Preview abstract Enabling socially acceptable behavior for situated agents is a major goal of recent robotics research. Robots not only need to operate safely around humans, but also in a way that their behavior complies to social expectations. A key challenge for developing socially-compliant polices is to measure the performance of the behavior they generate for the robot. Due to the enormous complexity of social behavior, metrics for measuring the success and failure of algorithms are difficult to obtain. In this paper, we introduce a protocol to establish a social navigation benchmark that focuses on defining a set of canonical social navigation scenarios and an in-situ metric for social scenarios based on questionnaires. Our protocol can be replicated verbatim or it can be used to define a social navigation benchmark for novel scenarios. Our goal is to introduce a protocol for benchmarking social scenarios that is homogeneous and comparable. View details
    Automatic Domain-Specific SoC Design for Autonomous Unmanned Aerial Vehicles
    David Brooks
    Gu-Yeon Wei
    Kshitij Bhardwaj
    Paul Whatmough
    Srivatsan Krishnan
    Vijay Janapa Reddi
    Zishen Wan
    55th IEEE/ACM International Symposium on Microarchitecture®, IEEE (2022) (to appear)
    Preview abstract Building domain-specific accelerators is becoming increasingly paramount to meet the high-performance requirements under stringent power and real-time constraints. However, emerging application domains like autonomous vehicles are complex systems, where the constraints extend beyond just the computing stack. Manually selecting and navigating the design space to design custom and efficient domain-specific SoCs (DSSoC) is tedious and expensive. As such, there is a need for automated DSSoC design methodologies. In this paper, we use agile and autonomous UAVs as a case study for understanding how to automate the design of domain-specific SoCs for autonomous vehicles. Architecting a UAV DSSoC requires considering parameters such as sensor rate, compute throughput, and other physical characteristics (e.g., payload weight, thrust-to-weight ratio) that affect overall performance. Iterating over the many component choices results in a combinatorial explosion of the number of possible combinations: from 10s of thousands to billions, depending on implementation details. To navigate the DSSoC design space efficiently, we introduce \emph{AutoPilot}, a systematic methodology for automatically designing DSSoC for autonomous UAVs. AutoPilot uses machine learning to navigate the large DSSoC design space and automatically select a combination of autonomy algorithm and hardware accelerator while considering the cross-product effect across different UAV components. \autop consistently outperforms general-purpose hardware selections like Xavier NX and Jetson TX2, as well as dedicated hardware accelerators built for autonomous UAVs. DSSoC designs generated by \autop increase the number of missions on average by up to 2.25x, 1.62x and 1.43x for nano, micro, and mini-UAVs, respectively, over baselines. We also discuss how \autop can be extended to other related autonomous vehicles using the same set of principles. View details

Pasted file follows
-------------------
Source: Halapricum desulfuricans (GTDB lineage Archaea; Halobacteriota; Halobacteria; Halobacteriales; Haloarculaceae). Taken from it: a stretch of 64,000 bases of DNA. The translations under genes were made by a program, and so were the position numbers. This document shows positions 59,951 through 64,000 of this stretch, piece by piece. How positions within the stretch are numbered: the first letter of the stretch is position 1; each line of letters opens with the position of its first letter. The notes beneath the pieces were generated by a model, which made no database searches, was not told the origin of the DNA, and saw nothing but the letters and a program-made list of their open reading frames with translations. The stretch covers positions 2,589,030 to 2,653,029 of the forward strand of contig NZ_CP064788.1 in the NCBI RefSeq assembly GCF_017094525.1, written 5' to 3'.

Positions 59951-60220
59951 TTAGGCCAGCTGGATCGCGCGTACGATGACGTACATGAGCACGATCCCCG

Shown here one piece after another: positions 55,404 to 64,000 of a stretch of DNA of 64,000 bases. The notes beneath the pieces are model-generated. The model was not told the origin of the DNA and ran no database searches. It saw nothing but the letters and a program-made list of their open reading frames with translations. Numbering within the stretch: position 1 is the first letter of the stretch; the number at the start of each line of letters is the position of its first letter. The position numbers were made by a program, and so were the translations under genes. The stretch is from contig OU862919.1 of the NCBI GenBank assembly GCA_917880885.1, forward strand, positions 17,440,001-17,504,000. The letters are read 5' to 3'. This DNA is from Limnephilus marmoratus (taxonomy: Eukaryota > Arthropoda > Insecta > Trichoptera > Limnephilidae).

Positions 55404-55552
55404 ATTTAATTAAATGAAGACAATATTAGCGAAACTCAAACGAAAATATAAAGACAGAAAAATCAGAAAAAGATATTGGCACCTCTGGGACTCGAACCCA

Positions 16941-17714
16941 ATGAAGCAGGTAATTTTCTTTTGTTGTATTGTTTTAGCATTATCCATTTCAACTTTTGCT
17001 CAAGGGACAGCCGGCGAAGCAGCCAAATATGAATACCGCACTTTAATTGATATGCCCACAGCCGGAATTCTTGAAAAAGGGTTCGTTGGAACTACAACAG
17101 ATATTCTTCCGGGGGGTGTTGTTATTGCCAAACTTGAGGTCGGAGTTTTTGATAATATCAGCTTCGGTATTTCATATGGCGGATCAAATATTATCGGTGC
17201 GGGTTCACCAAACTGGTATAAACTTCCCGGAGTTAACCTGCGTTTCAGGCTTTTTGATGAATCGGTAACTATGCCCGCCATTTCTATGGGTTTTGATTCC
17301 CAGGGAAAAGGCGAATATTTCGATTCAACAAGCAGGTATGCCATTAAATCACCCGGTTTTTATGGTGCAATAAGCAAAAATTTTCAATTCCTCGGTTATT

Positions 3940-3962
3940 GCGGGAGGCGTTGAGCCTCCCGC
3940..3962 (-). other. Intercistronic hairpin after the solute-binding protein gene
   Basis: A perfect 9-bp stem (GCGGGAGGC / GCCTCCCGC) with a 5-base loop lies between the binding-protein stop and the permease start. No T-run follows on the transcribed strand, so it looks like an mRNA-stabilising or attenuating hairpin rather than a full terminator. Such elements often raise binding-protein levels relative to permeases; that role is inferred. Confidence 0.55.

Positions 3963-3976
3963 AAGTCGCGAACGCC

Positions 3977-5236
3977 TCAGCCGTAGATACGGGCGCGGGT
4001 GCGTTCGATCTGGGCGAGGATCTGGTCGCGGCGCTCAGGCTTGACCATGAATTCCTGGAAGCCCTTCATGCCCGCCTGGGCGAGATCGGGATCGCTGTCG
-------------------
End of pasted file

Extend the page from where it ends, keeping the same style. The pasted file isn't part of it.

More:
Do As I Can, Not As I Say: Grounding Language in Robotic Affordances
    Alexander Herzog
    Alexander Toshkov Toshev
    Anthony Brohan
    Brian Andrew Ichter
    Byron David
    Clayton Tan
    Diego Reyes
    Dmitry Kalashnikov
    Eric Victor Jang
    Jarek Liam Rettinghouse
    Jornell Lacanlale Quiambao
    Julian Ibarz
    Kyle Alan Jeffrey
    Linda Luu
    Mengyuan Yan
    Michael Soogil Ahn
    Nicolas Sievers
    Noah Brown
    Omar Eduardo Escareno Cortes
    Peng Xu
    Peter Pastor Sampedro
    Rosario Jauregui Ruano
    Sally Augusta Jesmonth
    Steve Xu
    Yao Lu
    Yevgen Chebotar
    Yuheng Kuang
    Conference on Robot Learning 2022 (2022)
    Preview abstract Large language models can encode a wealth of semantic knowledge about the world. Such knowledge could in principle be extremely useful to robots aiming to act upon high-level, temporally extended instructions expressed in natural language. However, a significant weakness of language models is that they lack contextual grounding, which makes it difficult to leverage them for decision making within a given real-world context. For example, asking a language model to describe how to clean a spill might result in a reasonable narrative, but it may not be applicable to a particular agent, such as a robot, that needs to perform this task in a particular environment. We propose to provide this grounding by means of pretrained behaviors, which are used to condition the model to propose natural language actions that are both feasible and contextually appropriate. The robot can act as the language model’s “hands and eyes,” while the language model supplies high-level semantic knowledge about the task. We show how low-level tasks can be combined with large language models so that the language model provides high-level knowledge about the procedures for performing complex and temporally extended instructions, while value functions associated with these tasks provide the grounding necessary to connect this knowledge to a particular physical environment. We evaluate our method on a number of real-world robotic tasks, where we show that this approach is capable of executing long-horizon, abstract, natural-language tasks on a mobile manipulator. The project's website and the video can be found at \url{say-can.github.io}. View details